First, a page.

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Casa de las Américas Prize: Continuity and transformation

Premio CasaFrom the Art Deco style building that houses the Casa de las Américas in Havana’s El Vedado neighborhood, to its Literary Prize and other awards, this institution is simply extraordinary.

The Casa has been located here since its founding in July 1959, through one of the first laws passed by the revolutionary government, and hundreds of Latin American and Caribbean intellectuals have gathered in its halls on the occasion of the awarding of a Prize that today celebrates its 60th edition.

Haydee Santamaría (1923-1980), heroine of the revolutionary struggle, who led the institution until her death, supported the idea of a literary contest, whose foundations were drafted by the great Cuban intellectual Alejo Carpentier, just three months after its founding. The first panel of judges would meet in 1960.

Under several different names, the prize, originally known as the Hispanic-American Literary Competition (1960), then the Latin American Literary Competition (1964), and finally, the current Casa Prize (1965), has become, over six uninterrupted decades, one of the continent’s most prestigious.

Aspects such as the quality of the winning books in a wide range of genres (currently 15), the number of competing works (about 30,000 titles), published authors, and the participating judges (exceeding the figure of 1,300) confirm such an opinion.

In the 1999 book Premio Casa de las Américas. Memoria, compilación y valoración de la historia del concurso, Jorge Fornet and Inés Casañas highlight: “In the first competition, included were the canonical genres: poetry, novel, theater, essay, and short story, but others were added… Thus emerged as a genre or category: testimony; Caribbean literature in French, English or Creole; Brazilian fiction and nonfiction literature; literature for children and young people; and topics that addressed studies on gender, indigenous cultures, Latinos in the United States, or African-Americanism.”

Speaking at a recent press conference headed by poet and Casa President, Roberto Fernández Retamar, Fornet, director of the Casa’s Literary Research Center, announced that this year the literary contest would be held January 21-31.

The number of books submitted, almost 600, attest to the interest that the Prize still arouses among young authors, and the confidence in the strong ethics of a competition that rewards literary quality.

The categories for 2019 are: novel (167 works received); poetry (224), Historical-Social Essay (28), Brazilian Literature (45), Literature for children and young people (101), and the Prize for Studies on Latinos in the United States (19).

In addition, the Casa will once again present its three honorific awards, as it has done since 2000: the José Lezama Lima Prize for poetry, José María Arguedas for narrative, and Ezequiel Martínez Estrada for essay.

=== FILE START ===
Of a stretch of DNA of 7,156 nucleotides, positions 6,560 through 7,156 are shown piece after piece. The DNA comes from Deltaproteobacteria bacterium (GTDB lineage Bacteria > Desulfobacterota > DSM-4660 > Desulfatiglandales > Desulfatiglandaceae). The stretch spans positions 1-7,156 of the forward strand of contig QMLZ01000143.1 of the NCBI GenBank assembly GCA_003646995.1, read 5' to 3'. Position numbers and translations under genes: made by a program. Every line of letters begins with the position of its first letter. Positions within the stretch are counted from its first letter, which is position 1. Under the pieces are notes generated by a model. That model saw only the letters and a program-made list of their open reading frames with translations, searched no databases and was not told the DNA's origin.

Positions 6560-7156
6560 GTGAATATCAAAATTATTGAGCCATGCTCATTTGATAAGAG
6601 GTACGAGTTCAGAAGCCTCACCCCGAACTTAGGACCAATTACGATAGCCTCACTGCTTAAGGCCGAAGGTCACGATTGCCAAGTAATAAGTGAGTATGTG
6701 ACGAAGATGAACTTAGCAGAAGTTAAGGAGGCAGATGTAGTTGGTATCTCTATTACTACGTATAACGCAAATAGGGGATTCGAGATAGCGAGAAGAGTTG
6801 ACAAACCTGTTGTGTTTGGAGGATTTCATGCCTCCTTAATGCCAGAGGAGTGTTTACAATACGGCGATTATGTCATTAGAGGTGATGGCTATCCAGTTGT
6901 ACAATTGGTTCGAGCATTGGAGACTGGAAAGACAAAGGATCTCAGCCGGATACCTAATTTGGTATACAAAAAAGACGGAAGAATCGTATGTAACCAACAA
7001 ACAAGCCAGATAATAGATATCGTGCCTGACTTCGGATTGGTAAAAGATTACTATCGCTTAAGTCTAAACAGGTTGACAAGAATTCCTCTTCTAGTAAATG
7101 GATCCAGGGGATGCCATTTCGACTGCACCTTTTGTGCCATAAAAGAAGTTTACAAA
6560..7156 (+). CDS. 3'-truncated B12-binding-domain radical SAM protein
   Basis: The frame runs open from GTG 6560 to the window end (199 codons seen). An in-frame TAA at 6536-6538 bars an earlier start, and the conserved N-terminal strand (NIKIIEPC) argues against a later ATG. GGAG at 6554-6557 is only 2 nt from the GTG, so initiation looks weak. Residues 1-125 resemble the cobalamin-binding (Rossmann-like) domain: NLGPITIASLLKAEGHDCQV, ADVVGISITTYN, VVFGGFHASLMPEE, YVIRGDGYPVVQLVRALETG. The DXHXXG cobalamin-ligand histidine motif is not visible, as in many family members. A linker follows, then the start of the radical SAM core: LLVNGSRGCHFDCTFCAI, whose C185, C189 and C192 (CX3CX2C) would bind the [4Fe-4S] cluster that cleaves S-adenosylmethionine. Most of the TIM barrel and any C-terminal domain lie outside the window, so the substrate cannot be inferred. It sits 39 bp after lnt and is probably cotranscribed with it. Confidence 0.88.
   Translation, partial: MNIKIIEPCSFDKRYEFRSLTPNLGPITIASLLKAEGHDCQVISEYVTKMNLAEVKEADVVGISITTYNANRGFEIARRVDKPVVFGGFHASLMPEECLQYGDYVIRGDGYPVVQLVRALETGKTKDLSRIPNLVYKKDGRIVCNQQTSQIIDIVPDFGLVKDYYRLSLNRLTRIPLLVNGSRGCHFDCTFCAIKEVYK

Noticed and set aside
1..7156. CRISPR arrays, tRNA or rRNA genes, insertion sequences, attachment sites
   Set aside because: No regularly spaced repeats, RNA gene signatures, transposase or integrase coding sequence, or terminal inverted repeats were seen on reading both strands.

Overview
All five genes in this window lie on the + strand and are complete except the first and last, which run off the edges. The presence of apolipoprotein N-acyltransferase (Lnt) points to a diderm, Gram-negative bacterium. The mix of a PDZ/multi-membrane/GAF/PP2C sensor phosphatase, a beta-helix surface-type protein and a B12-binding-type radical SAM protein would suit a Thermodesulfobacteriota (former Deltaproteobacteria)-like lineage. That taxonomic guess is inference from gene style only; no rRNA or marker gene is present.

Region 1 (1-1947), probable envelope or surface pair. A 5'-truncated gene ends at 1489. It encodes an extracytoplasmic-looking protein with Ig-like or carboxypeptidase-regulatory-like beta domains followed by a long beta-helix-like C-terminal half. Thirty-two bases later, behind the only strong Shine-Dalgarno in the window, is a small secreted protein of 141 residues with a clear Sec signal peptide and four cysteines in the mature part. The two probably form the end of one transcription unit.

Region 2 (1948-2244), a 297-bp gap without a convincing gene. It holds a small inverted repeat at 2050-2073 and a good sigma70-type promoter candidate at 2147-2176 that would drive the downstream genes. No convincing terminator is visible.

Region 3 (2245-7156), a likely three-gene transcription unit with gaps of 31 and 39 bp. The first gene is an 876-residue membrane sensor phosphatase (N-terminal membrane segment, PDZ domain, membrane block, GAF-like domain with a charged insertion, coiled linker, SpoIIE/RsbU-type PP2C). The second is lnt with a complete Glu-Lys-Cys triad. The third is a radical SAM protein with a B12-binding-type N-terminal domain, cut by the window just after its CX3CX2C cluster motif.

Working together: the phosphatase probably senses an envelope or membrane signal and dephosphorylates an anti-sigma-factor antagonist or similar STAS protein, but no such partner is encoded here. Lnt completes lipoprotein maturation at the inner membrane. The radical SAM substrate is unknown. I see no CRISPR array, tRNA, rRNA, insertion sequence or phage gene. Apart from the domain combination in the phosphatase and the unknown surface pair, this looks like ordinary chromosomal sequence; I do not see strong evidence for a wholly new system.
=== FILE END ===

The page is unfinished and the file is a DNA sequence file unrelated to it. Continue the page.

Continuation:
These names are not only emblematic within the literature of the American continent — as indicated by a broad dossier put together by the Casa Research Center and Communications Department — but were also linked to the institution and the Prize since its early years.

The Cuban Lezama Lima was a judge on three occasions; Peruvian Arguedas on one; and the Argentine Martínez Estrada not only served as such, but was also the first to win the Essay Prize in 1960 with Análisis funcional de la cultura.

The composition of the juries on this occasion is as follows: the novel prize will be awarded by Adrián Curiel Rivera (Mexico), Víctor Goldgel (Argentina), Lina Meruane (Chile), Anne Marie Metaillié (France), and Eduardo del Llano (Cuba); for poetry by Aurea María Sotomayor (Puerto Rico), Raúl Vallejo (Ecuador), and Soleida Ríos (Cuba); the historic-social essay prize by Néstor Francia (Venezuela), Elissa L. Lister (Dominican Republic), and Raúl Garcés (Cuba) .

The selection in Brazilian literature will be the responsibility of Isis Barra Costa, Luisa Geisler, and José Luiz Passos; the prize for studies on Latinos in the United States by Frances Aparicio (Puerto Rico), José Manuel Valenzuela (Mexico), and Rubén Rumbaut (Cuba-U.S.); while the award for literature for children and young people will be selected by Elena Dreser (Argentina), Mario Picayo (Cuba-U.S.), and Olga Marta Pérez (Cuba).

Given that this is the 60th edition of the Casa Prize, the inaugural remarks were presented by Fernández Retamar, and with them the jury was constituted.

The 2019 Casa Prize represents both continuity and transformation, as it celebrates its 60th edition.


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